Francis John's story

Francis was 10 months old when his parents relinquished his care in the 1960s. Born with congenital foot and hip disabilities, he was placed in a state-run children’s home in New South Wales where he received cruel treatment from his carers. After he turned five, he was moved to a different facility where he was forced to do laborious jobs.

‘We were set to work constantly. I remember getting up at five [o’clock] to do the donkey, what we called the donkey, which was to stoke the boiler, get the boilers running for the hot water for when the rest got up. I was probably eight years old then …

‘We were given no education. We were worked as slaves, child slaves. The government didn’t have to pay cleaners to come in – they had us. You didn’t work, you didn’t eat. You didn’t work, you were beaten into work. We were trained to do the job thoroughly, professionally and quickly, efficiently.’

In addition to the work, Francis was beaten with the ironing cord if he misbehaved, was punished for wetting the bed by standing in a corner for hours flapping his bedsheets dry, and made to wear painful callipers. ‘I was made boots, special boots that laced up and had callipers on the sides and built up on that side and this side … They were that painful for me to wear I’d cop the beatings for not being caught with them out and on.’

From the age of 10 Francis was sent to another state-run home where the children were denied drinking water after 2 pm to stop them wetting their beds. The facility director would also make the children hand pick clover out of the lawns, clean the quadrangle cracks with a toothbrush and check the toilets of their peers.

‘He’d even have older boys go with you to the toilet to make sure that you didn’t have drink … Even to going and checking how much crap a person crapped on the toilet because this person would crap their pants. I was personally sent to do this job, to look at how much faeces this boy had passed in the toilet and report it back.’

At 12 years old, Francis was sent to yet another children’s home.

By this time ‘I had been so brainwashed into “I’m a piece of shit, sir. How high should I jump, sir. I’m useless, I’m no good, I’ll be just nothing” … There wasn’t a day went by that I wasn’t beaten up or in a fight … It was like a pecking order out of 60 chooks. Older boys picking on younger boys, abusing them’.

As a good-looking child, Francis received unwanted sexual attention from the older boys, who ‘did things to me that I didn’t know at the time was rape, I didn’t know at the time this is homosexuality … Older kids, 16-year-olds, some of them were monsters to me … I’ve grown into an ugly duckling but I was a pretty little swan’.

In addition to being abused by other boys in the home, Francis was also targeted by two adult men. One tried to molest him in his bedroom. The other, a man in his 40s, ‘was my teacher and when the kids on sports day were down on the bottom oval … he fondled me, you know. Because I wouldn’t do it back I get hit in the gut. And then he’d go off for a while and come back in and say, “Well, you gonna do what you’re told?”’.

‘[This] is only the tip of the iceberg to what I’ve had to endure in my 53 years and I’m still enduring it. I ‘spose when you’ve been taken away from your family and you’ve got absolutely no one to step in and be a voice to you, then you’re just open target to all comers.’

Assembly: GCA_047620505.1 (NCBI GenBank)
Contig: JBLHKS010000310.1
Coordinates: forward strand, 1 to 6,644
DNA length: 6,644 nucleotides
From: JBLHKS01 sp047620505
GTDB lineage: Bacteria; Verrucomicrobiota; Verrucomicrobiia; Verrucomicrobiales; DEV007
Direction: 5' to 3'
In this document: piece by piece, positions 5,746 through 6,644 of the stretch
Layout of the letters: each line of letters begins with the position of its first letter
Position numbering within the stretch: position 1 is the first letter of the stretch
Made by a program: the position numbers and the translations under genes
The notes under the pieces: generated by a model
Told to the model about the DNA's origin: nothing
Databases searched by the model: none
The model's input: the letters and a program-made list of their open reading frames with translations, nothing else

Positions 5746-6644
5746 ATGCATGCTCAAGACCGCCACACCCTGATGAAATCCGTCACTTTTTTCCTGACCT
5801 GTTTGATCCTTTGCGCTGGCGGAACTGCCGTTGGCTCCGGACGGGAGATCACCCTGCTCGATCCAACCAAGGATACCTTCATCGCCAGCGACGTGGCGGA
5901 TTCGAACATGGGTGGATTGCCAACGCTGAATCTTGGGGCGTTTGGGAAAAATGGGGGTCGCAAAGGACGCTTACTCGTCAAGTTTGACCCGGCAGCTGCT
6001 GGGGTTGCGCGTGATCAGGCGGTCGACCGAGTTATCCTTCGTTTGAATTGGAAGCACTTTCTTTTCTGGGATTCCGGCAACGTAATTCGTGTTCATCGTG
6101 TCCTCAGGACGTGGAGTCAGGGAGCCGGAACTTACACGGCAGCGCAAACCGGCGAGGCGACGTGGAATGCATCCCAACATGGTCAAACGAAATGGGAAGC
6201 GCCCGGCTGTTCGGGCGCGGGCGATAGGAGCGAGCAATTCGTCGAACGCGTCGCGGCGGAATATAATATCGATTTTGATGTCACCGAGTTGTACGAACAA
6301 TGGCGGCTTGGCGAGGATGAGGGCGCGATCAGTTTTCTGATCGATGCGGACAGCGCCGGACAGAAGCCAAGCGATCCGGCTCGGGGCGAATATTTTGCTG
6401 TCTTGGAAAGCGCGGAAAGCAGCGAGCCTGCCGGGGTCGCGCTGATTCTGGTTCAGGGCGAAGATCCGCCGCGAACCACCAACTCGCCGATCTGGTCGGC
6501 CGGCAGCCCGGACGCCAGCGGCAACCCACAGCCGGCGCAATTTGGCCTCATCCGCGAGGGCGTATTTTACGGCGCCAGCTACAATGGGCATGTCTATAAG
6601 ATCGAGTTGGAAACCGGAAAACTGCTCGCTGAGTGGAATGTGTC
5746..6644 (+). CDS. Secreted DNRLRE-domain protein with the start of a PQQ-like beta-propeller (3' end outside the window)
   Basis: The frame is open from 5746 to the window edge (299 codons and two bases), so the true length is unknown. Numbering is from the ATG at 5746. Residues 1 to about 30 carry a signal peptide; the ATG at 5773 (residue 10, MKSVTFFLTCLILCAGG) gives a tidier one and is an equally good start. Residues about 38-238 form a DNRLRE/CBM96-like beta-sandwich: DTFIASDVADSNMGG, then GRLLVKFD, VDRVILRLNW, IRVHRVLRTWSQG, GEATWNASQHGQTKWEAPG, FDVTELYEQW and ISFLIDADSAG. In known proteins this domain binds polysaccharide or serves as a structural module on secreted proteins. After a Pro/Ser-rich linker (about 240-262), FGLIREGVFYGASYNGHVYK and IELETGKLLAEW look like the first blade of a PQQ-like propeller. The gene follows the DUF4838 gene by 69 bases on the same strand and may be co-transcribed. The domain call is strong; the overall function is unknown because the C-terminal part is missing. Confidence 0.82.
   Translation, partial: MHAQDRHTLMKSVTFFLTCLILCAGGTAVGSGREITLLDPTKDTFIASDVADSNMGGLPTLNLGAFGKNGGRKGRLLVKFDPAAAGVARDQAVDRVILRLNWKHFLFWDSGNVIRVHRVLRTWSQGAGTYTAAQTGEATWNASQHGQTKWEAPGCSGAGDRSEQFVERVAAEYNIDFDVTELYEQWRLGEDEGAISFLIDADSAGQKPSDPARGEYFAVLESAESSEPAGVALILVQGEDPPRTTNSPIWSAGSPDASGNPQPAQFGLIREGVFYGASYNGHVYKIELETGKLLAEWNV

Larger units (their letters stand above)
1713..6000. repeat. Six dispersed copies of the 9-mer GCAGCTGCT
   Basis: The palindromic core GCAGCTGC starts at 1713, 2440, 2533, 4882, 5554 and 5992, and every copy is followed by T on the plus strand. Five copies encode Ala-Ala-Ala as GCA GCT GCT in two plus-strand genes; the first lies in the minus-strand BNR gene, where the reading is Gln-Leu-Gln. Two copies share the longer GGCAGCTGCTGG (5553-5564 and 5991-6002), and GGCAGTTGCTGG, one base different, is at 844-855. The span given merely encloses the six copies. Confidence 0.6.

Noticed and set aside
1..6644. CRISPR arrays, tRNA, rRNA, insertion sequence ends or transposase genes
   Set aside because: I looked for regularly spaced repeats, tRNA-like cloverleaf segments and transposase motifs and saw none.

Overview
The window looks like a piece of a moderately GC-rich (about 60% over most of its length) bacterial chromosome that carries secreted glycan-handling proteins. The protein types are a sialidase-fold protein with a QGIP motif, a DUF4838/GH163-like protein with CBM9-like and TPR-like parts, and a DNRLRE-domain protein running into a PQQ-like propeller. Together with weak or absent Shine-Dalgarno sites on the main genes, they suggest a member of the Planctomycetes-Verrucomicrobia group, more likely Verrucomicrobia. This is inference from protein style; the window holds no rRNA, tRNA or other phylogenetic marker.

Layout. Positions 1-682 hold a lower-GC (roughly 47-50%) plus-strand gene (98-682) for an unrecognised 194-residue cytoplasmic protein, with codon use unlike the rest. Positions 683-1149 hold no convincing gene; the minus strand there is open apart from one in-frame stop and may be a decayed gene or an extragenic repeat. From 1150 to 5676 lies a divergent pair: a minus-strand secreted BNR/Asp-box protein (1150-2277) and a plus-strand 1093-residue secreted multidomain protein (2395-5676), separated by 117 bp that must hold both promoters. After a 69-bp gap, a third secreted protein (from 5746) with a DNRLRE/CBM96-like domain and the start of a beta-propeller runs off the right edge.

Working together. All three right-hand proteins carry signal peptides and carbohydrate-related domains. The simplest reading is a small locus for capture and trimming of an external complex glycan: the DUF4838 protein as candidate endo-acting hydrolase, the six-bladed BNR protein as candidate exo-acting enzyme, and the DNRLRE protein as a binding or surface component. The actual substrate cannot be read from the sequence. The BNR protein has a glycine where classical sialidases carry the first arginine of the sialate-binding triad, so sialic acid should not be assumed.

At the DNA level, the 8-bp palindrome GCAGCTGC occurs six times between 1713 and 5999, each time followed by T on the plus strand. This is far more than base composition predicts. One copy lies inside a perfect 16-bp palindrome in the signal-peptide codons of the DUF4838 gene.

At 14 Francis was given the opportunity to move into a boarding house and start work. Because his disabilities were never properly treated he has experienced mobility problems his entire life which have progressively worsened.

‘Nothing by the government was done about this medically … The thing is, I’ve suffered 30 years of hospitalisation. I’ve never been out of an institution in my life virtually … All because of the care that was denied any child to correct problems that went on to be bigger problems.’

In the late 90s Francis sought counselling to deal with years of abuse and the mental health problems that ensued.

‘When I went to try and talk about this with a counsellor … I was told to get off the stage and stop my acting. Now believe me, if I was able bodied I may have dropped the bloke. I just wheeled away and never went back. Because my life hasn’t been no stage act. It’s been one of hardship, misery, struggling.’

Francis currently receives the disability support pension, which is barely enough for him to survive. In the 1990s he approached a lawyer for assistance in applying for victims compensation, but after paying the legal fees he never received any redress. He has good friends who sometimes give him money, which he finds shameful and embarrassing. He would like to receive compensation so that he can live more independently.

‘What I wanna see is that I don’t have to struggle to get a wheelchair, I don’t have to struggle to find money to keep a car on the road. I don’t want to live in a shoebox that I live in.’

Francis credits his good friends, his companion dog, his love of cooking and his faith in God for giving him the resilience to keep going. Regardless, he still experiences depression and often wishes he was no longer alive.

‘I struggled all my life, worked hard all my life. I’m getting at the age where I can’t do it anymore … I’ve asked “Put me to sleep, it’d be kinder” … The only reason I haven’t done it myself is because how selfish an act is that? How will my friends feel? How would they think of me? I’m a fighter.’

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